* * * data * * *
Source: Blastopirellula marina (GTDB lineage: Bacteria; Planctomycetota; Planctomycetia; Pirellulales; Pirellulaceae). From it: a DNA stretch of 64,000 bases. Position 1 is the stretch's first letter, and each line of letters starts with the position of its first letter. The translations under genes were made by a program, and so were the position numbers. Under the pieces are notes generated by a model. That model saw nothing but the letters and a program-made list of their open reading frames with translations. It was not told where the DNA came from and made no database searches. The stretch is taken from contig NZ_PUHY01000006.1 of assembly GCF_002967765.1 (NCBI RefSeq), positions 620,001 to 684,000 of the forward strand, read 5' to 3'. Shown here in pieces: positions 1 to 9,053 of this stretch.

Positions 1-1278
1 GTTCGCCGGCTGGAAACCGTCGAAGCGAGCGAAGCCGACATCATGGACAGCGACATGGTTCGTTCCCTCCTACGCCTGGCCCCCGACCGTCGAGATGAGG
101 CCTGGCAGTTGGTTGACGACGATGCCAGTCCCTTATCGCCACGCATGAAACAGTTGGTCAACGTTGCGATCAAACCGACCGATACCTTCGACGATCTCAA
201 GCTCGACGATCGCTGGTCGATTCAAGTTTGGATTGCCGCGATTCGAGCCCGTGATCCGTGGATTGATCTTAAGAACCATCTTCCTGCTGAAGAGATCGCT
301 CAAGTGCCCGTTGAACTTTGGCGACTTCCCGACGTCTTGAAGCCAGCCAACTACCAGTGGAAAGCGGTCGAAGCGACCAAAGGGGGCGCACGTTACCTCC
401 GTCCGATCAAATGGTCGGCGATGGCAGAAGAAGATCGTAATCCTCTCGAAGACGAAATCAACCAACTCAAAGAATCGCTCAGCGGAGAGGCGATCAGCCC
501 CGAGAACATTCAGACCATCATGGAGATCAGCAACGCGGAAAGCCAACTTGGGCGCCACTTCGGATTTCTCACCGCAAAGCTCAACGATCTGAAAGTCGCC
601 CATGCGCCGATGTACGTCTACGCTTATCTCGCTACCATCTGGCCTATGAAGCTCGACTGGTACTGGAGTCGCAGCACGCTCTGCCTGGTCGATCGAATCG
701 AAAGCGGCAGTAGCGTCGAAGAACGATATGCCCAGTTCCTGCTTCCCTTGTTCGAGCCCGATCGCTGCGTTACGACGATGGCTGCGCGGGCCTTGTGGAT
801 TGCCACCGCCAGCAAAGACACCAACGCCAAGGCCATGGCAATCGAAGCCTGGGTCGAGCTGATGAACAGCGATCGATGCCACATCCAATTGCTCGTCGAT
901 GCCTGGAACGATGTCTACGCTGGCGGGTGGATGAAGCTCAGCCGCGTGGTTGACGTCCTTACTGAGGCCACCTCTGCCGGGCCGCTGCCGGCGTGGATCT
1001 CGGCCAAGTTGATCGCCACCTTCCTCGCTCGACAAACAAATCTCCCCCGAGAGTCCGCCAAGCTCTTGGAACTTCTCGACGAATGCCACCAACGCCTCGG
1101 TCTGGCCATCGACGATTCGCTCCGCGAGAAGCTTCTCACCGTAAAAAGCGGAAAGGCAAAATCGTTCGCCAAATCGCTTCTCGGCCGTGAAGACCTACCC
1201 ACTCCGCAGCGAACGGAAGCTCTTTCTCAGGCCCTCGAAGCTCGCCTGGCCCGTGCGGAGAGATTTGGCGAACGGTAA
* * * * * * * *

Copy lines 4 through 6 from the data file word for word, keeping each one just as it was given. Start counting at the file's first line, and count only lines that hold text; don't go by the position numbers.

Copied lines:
101 CCTGGCAGTTGGTTGACGACGATGCCAGTCCCTTATCGCCACGCATGAAACAGTTGGTCAACGTTGCGATCAAACCGACCGATACCTTCGACGATCTCAA
201 GCTCGACGATCGCTGGTCGATTCAAGTTTGGATTGCCGCGATTCGAGCCCGTGATCCGTGGATTGATCTTAAGAACCATCTTCCTGCTGAAGAGATCGCT
301 CAAGTGCCCGTTGAACTTTGGCGACTTCCCGACGTCTTGAAGCCAGCCAACTACCAGTGGAAAGCGGTCGAAGCGACCAAAGGGGGCGCACGTTACCTCC